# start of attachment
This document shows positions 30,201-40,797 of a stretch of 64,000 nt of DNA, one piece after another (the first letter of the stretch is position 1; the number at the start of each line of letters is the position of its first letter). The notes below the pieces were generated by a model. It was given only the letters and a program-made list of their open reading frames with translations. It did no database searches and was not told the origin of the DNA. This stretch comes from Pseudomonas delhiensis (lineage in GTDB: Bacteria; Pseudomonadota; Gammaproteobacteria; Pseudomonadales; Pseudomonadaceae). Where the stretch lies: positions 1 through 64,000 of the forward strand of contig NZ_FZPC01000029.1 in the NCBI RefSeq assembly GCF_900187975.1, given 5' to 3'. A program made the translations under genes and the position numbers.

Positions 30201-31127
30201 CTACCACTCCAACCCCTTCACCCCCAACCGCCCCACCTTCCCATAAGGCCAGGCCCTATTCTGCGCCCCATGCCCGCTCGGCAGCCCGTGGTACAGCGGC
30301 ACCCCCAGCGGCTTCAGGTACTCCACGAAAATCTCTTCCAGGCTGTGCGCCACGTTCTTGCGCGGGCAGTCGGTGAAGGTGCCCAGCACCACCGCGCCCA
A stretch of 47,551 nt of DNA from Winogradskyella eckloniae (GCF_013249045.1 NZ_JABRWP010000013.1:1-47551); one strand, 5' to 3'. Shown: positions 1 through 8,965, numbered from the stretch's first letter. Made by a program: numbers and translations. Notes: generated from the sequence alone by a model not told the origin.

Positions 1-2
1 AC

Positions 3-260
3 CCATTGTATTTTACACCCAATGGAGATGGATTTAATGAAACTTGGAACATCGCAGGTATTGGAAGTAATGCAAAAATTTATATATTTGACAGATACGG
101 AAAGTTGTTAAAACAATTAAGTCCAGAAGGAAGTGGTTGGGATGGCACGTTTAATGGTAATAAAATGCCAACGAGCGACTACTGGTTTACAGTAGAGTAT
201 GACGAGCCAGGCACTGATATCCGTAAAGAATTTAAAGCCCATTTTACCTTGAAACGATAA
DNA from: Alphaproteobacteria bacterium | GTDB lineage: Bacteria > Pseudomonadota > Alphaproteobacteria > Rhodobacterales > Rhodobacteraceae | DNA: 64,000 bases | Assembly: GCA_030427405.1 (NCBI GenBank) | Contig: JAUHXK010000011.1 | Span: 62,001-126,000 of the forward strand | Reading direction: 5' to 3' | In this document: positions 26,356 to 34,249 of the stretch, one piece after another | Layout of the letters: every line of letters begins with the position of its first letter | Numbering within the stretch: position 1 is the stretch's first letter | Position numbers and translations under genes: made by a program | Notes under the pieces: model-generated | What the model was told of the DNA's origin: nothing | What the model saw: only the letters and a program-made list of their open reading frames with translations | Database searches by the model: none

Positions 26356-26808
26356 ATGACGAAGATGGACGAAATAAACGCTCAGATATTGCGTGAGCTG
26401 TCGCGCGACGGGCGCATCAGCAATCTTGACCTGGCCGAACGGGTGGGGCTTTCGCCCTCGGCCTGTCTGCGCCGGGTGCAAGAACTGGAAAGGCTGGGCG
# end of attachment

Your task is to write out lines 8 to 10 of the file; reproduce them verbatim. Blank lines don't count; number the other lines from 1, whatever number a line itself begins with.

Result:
Positions 3-260
3 CCATTGTATTTTACACCCAATGGAGATGGATTTAATGAAACTTGGAACATCGCAGGTATTGGAAGTAATGCAAAAATTTATATATTTGACAGATACGG
101 AAAGTTGTTAAAACAATTAAGTCCAGAAGGAAGTGGTTGGGATGGCACGTTTAATGGTAATAAAATGCCAACGAGCGACTACTGGTTTACAGTAGAGTAT